My last couple of posts have talked a lot about burnout. I've dealt with a few life-changing bouts of burnout, and each time I've had to make major changes to my career in order to get through it. I've learned through these phases how burnout presents and what causes it. Now I'm going to talk about how to avoid it - and while my post is primarily written for writers, many of the ideas are applicable to entrepreneurs, small business owners, and others.
Also, because it turns out that I had a lot more to say about burnout that I realized, I'm going to write one more post after this, about how to recover from burnout if it's too late to avoid it.
In the meantime, here are a few protective business practices for avoiding burnout.
1) Work with People You Like
This seems obvious, but it's amazing how many times we overlook it. We often get into a mindset as small business owners that we have to work for everyone and anyone who wants us. This simply isn't true, and sometimes being a little choosy can actually help us. It'll free up your time to work with people you enjoy and who appreciate you, and it'll prevent you from feeling unappreciated - which leads directly to burnout. Have a difficult client? Fire them! Life is too short to work with people like that.
2) Establish Expectations
It's an important life lesson, especially for women, that setting your own worth is totally up to you - as a writer as well as in any other role. You are in charge of setting your own standards. If you accept less, others will behave accordingly.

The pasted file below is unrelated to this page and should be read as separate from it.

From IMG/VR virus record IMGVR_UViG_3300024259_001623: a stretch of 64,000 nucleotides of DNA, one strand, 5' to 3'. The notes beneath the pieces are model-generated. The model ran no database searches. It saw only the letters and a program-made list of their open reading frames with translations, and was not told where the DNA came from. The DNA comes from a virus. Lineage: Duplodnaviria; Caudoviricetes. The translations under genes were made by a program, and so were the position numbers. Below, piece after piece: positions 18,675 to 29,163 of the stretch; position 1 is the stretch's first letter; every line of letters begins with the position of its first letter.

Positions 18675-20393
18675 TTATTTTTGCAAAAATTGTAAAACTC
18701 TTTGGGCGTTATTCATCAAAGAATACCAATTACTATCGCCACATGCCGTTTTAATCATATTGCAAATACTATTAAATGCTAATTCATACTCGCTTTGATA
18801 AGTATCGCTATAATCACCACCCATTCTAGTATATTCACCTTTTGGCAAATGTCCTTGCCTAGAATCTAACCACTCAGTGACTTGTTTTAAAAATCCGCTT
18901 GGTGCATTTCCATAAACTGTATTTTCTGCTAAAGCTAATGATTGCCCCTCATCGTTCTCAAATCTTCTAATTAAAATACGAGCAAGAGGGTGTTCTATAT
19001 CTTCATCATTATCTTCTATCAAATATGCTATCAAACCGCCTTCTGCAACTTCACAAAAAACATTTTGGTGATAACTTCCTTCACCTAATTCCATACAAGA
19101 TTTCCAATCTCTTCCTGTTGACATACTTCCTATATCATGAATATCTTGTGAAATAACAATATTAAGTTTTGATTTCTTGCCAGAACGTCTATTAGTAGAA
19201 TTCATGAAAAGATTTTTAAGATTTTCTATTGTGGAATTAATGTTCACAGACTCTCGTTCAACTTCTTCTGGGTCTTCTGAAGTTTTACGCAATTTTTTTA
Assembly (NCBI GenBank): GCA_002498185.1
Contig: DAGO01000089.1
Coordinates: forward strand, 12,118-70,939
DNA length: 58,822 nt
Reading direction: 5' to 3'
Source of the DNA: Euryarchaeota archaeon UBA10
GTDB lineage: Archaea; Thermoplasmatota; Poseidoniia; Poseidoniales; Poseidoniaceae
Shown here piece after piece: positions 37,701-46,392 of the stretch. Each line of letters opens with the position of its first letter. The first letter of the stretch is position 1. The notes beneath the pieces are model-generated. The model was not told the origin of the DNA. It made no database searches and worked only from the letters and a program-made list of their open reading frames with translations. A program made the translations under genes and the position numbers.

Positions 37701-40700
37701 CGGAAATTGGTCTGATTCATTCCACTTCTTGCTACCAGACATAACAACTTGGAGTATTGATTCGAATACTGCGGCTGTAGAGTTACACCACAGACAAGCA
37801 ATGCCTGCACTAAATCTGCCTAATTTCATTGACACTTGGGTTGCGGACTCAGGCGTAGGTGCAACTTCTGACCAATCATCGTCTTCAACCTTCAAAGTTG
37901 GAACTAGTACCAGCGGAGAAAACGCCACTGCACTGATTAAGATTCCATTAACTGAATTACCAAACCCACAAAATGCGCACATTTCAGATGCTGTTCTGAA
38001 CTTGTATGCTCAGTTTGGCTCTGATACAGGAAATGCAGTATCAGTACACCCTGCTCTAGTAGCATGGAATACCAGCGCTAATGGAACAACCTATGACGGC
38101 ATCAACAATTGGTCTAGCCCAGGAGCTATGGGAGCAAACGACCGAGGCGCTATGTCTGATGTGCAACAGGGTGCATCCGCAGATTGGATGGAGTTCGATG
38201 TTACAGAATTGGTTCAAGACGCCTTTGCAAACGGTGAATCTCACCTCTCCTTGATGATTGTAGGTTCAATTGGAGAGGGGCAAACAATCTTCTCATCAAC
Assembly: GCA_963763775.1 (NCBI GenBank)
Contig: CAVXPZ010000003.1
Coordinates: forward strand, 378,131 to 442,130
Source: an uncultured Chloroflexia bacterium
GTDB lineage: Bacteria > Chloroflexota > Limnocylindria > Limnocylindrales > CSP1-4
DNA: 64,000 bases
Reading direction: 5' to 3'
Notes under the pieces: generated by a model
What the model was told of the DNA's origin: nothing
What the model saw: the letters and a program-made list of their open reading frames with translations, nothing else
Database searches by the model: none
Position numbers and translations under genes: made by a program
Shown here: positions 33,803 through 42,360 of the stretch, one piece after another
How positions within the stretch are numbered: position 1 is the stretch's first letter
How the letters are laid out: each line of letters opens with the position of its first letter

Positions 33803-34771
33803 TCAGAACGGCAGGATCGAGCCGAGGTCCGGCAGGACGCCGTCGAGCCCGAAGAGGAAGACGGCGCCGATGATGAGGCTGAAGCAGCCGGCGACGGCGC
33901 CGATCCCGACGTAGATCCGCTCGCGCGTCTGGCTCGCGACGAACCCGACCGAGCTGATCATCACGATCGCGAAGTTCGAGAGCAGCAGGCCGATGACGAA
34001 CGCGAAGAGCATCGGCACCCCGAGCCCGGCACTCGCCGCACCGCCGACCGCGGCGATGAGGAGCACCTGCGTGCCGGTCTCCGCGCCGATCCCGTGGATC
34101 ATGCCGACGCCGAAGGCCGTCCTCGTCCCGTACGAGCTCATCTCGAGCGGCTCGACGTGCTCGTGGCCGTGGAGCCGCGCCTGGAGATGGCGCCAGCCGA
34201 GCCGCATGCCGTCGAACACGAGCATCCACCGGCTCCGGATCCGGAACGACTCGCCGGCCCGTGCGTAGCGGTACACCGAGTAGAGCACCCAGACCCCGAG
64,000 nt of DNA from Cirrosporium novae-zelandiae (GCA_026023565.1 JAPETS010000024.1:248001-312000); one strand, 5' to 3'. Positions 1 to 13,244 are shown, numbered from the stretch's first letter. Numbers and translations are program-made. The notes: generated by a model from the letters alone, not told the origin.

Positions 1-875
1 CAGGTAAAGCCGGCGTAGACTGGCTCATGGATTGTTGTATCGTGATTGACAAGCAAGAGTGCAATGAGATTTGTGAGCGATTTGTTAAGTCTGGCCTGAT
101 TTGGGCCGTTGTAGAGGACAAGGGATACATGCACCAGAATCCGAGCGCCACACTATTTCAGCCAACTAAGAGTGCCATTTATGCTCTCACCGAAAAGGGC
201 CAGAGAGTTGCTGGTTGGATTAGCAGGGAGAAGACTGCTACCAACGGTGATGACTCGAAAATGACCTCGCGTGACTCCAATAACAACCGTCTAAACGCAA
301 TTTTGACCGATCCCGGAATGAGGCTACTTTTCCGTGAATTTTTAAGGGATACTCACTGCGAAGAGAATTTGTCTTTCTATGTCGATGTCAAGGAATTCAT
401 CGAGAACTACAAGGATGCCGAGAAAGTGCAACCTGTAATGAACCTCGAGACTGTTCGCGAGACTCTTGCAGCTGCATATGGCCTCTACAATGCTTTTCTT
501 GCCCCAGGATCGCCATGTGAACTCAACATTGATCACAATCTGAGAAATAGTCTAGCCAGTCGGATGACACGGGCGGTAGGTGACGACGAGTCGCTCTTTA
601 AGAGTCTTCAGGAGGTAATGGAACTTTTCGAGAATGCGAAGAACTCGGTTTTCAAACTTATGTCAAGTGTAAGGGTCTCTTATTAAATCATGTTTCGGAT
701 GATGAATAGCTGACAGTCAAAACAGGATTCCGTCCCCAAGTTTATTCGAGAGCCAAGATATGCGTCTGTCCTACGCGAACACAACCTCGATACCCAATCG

This has so many applications, but as a writer, it means it's important not to work for too little. It's important to say, these are the hours I want to work, and I'm not letting anyone else dictate otherwise. Working too much and for too little is unsustainable and a direct path to burnout, so take care of yourself first.
3) Maintain Variety in Your Work
Are you sensing a theme here? Freelancing is all about choice, and choice is your strongest defense against burnout. Personally, I prefer to mix up both subject matter and the writing style of projects I work on. Maintaining variety in your work is key to keeping your work interesting, and being interested and engaged in your work will help protect you from getting burned out.
4) Find Work You're Passionate About
Just like I discussed in my last post, feeling like your work makes a difference is important to our job satisfaction, and people who feel high levels of job satisfaction are less likely to burn out. Find work that means something to you to help keep yourself invested in your work.
If you're a writer or entrepreneur, it's important not to lose sight of the fact that you do hold all the cards. You control the scope of your business, who you work with, and what work you accept. It can be empowering to remind yourself of this! If you don't feel right about something, if a client is being unpleasant or you realize you're working too hard for too little, make a change now before it leads to a burnout.
Click here for links to the rest of my series about writer burnout.
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